Continuity Theory

According to continuity theory individuals, when confronted with life-events or transitions, ‘attempt to preserve and maintain existing internal and external structures and they prefer to accomplish this objective by using strategies tied to their past experiences of themselves’ (Atchley, 1989, pg 137). This sense of continuity, with the aid of reminiscence, will promote adaptation (Parker, 1999). Continuity theory would predict that people will reminisce more frequently during periods of personal transition than in more stable periods. In testing this hypothesis, Parker (1999) found that young people were significantly more likely to reminisce during transitional periods than older adults. (Bohlmeijer, 2007, p. 40)

Socio-Emotional Selectivity Theory

Another theory applied to reminiscence is the socio-emotional selectivity theory (Carstensen, 1995). This theory proposes that with growing age emotion regulation becomes more important than information gain and that the elderly arrange their social life in such a way (concentrating on close relationships) that they can have as many emotionally meaningful interactions as possible (Pasupathi & Carstensen, 2003). One important aspect of such self-regulation is known as the positivity effect (Carstensen & Mikels, 2005), in which it is assumed that an emo- tionally gratifying focus ‘...would bias attention and memory in favour of material that optimizes emotion regulation (i.e., positive material) even if there are costs to focusing only on such material’ (p. 118). This hypothesis has been supported by many studies (Kennedy, Mather, & Carstensen, 2004).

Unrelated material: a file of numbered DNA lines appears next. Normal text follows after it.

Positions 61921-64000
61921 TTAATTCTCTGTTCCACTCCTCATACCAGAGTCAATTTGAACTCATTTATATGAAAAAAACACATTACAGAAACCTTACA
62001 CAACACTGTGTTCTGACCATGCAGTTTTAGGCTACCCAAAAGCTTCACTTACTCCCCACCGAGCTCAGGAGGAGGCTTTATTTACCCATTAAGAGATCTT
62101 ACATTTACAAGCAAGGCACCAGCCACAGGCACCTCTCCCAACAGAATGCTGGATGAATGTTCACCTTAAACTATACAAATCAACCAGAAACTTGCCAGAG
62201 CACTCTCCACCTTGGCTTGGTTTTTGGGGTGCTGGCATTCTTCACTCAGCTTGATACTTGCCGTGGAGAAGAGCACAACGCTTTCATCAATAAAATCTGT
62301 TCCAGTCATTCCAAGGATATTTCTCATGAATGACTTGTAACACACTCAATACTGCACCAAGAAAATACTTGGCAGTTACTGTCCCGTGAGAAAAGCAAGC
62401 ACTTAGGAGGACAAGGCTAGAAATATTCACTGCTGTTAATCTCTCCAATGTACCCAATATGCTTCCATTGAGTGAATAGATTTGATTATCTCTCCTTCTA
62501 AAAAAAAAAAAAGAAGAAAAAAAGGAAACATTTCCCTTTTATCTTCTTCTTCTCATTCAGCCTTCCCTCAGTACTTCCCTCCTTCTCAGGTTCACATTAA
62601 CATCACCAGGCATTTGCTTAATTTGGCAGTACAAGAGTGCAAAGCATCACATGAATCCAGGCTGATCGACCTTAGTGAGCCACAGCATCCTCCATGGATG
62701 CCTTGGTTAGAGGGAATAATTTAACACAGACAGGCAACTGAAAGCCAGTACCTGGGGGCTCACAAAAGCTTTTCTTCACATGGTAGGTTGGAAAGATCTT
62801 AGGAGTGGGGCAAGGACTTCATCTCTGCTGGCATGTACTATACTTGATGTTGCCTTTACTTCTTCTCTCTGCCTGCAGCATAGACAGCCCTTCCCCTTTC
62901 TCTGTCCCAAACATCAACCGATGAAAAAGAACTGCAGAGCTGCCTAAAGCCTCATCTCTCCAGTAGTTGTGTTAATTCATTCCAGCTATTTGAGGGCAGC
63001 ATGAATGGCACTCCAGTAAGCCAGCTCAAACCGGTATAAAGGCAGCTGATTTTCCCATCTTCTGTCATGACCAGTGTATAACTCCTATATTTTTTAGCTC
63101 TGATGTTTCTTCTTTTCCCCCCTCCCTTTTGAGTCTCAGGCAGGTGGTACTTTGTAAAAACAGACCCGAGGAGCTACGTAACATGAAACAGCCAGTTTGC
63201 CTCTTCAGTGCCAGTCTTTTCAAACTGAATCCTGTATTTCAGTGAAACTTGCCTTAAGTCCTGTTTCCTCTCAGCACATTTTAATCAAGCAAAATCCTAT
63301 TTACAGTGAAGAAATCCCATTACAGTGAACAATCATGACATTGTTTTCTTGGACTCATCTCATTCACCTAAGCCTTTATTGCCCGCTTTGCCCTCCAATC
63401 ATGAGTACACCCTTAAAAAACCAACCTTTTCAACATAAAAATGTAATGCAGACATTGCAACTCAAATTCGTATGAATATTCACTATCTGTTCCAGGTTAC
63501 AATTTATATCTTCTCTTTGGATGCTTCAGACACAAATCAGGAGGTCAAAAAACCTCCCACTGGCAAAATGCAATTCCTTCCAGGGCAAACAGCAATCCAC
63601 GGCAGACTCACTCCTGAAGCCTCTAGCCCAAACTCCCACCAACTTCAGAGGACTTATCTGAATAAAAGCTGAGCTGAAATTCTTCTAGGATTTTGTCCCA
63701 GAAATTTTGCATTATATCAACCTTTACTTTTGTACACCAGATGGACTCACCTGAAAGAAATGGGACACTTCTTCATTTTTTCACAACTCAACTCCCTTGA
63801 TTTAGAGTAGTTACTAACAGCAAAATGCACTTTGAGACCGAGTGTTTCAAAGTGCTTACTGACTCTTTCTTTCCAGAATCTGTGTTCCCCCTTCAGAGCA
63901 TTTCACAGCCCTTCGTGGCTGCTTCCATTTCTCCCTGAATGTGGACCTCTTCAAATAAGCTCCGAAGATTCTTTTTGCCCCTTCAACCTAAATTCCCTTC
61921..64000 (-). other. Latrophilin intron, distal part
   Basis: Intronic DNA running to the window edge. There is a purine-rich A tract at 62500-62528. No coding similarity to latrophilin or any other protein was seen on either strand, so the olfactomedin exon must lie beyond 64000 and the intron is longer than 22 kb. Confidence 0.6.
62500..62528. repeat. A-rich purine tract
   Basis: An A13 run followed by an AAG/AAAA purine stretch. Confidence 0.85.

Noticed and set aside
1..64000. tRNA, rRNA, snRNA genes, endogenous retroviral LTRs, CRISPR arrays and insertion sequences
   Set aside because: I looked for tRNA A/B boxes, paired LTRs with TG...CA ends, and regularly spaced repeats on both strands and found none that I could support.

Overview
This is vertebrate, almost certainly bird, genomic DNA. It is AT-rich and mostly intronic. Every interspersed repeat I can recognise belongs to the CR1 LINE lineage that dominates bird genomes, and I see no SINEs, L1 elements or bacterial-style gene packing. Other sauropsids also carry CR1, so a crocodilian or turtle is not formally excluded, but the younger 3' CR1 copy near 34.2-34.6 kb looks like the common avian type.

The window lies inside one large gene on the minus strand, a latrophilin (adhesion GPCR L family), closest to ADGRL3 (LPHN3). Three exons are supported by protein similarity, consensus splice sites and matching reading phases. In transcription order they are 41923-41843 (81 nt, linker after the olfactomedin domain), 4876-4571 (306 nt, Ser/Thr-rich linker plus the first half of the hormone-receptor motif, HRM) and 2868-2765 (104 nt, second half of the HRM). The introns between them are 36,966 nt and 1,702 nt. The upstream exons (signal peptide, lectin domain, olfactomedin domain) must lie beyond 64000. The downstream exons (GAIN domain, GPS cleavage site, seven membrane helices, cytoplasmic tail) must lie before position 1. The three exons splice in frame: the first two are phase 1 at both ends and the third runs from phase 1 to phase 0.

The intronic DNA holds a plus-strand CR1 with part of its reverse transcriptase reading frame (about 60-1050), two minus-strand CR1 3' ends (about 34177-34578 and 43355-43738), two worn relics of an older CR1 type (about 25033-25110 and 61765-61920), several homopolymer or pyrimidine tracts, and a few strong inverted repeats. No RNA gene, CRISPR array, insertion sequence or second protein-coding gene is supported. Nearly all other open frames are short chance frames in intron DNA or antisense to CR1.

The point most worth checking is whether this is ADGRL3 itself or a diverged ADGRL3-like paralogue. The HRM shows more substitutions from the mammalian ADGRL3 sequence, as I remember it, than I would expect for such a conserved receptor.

Older adults will therefore actively look for social interactions in which they reminisce because of the potential for emotion regulation and well-being (Penne- baker, 1997; Bluck & Levine, 1998). This preference for talking about the past in social interactions with strangers was confirmed in several studies (Pasupathi & Carstensen, 2003). (Bohlmeijer, 2007, p. 41)


Bohlmeijer's dissertation gives a comprehensive overview of this area, if you want a quick introduction. It is available for free online (see link below). Serrano's article has been quoted 157 times, according to Google Scholar. Probably some of those articles will provide interesting criticism and more recent research not covered in Bohlmeijer's meta-analysis from five years ago. You can find these articles listed at Google Scholar.


  • 1
    $\begingroup$ wow, amazing info, thanks...wonder why I have never heard of this before... $\endgroup$ – Greg McNulty Sep 4 '13 at 20:37
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    $\begingroup$ I hadn't heard of this before, either. Researching this answer was a great way for me to learn something interesting and new. Thanks for the great question. And remember: There is more out there, and this is just a glimpse. $\endgroup$ – user3116 Sep 4 '13 at 20:44